Cardiac arrest rider’s family say thanks for support
Updated 10:18am Wednesday 2nd July 2014 in By Elizabeth Mackley
THE family of a cyclist who suffered a mysterious cardiac arrest have thanked hospital staff and police for their support after switching off his life-support machine.
Gary Woodward, who is a life-long member of the Chippenham Wheelers cycling group, was found unconscious and not breathing at the side of Blacklands Road, in Flaxlands, near Royal Wootton Bassett, on June 20.
A paramedic in a rapid-response vehicle, a road ambulance and the Wiltshire Air Ambulance attended the scene, together with four police cars, and after paramedics succeeded in restarting his heart, Gary was rushed to the Bristol Royal Infirmary to receive treatment.
But the time he was not breathing left Gary severely brain damaged and on Saturday – his 68th birthday – doctors took the decision to switch off his life-support machine but he is continuing to breathe.
Jackie, Gary’s ex-wife and mother of his 47-year-old only son, Duane, said the events had left the family shocked and devastated.
She said: “I’m just so shocked. Duane is absolutely devastated. We can’t really believe what’s happened.”
Doctors have been left unable to explain what could have happened to trigger his cardiac arrest.
“He opens his eyes but there’s nothing behind them,” Jackie said.
“His breathing and his heart is so good and so strong and he is so healthy that the doctors are absolutely dumbfounded. They got it started and they haven’t stopped since. But he’s brain damaged. He has some level of brain activity but he will never be the same again.
“It was a cardiac arrest, not a heart attack, but all cardiac arrests have a trigger and they have no idea what caused it.”
On Saturday, after more than a week without signs of consciousness from Gary, doctors took the decision to remove him from the ventilator.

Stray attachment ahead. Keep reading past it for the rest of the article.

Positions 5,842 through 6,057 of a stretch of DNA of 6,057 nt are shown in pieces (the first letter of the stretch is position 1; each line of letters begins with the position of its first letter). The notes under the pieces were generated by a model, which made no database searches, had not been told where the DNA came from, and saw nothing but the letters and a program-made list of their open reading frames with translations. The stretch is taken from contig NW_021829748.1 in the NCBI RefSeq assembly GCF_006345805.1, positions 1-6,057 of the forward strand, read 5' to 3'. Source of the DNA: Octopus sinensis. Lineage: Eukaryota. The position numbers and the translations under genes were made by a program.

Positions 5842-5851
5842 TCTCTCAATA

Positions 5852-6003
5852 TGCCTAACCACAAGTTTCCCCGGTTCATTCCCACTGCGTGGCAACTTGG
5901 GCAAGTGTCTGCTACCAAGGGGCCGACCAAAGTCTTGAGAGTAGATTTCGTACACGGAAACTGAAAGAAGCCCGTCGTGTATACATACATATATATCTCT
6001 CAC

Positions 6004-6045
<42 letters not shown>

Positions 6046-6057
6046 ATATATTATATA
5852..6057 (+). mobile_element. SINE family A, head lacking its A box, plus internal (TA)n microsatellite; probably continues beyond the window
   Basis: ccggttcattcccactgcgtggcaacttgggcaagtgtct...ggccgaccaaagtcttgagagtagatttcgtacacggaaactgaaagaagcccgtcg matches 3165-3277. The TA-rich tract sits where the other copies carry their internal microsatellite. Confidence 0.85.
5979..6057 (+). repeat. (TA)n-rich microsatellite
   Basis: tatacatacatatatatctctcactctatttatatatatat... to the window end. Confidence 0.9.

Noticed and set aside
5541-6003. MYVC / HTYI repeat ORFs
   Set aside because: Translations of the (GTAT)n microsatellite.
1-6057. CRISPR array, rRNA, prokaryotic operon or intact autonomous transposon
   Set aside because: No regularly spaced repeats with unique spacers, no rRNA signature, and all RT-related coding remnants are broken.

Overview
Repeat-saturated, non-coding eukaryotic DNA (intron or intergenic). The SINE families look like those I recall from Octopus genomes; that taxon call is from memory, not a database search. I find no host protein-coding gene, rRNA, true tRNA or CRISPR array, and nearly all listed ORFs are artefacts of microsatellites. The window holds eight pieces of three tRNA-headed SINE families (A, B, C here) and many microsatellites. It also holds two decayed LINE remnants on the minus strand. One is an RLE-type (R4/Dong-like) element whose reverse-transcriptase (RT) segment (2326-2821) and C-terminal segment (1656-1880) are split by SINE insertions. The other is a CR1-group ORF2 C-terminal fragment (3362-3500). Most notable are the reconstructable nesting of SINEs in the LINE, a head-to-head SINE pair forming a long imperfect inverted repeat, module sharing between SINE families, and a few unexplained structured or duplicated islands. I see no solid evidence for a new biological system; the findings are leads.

Jackie said: “When doctors took us in and told Duane that they were considering taking him off the life-support machine Duane got quite upset. He was saying how he would have to make the decision but the doctors said no, they were making the decision – he didn’t have to take the responsibility for it, which was so kind of them.
“All the hospital staff have been so good to Gary, and to us as well, and really taken care of us.
“They even found us a room with a bathroom in the British Heart Institute so we could stay with him overnight.”
Jackie and Duane also wanted to thank the police for their support, and to find the driver of the SEB van who called the emergency services to Gary’s aid.
Jackie said: “There was an SEB van who spotted him sitting on the side of the road, who asked him how he was.
“He said he didin’t feel very well but would just sit down for a minute.
“When the driver came back from dropping off his mate he found Gary unconscious and not breathing, and it was he who called the ambulance.
“The police were so good as well. They looked after his bike for us and I know they are just doing their job, but we so appreciated their support.”
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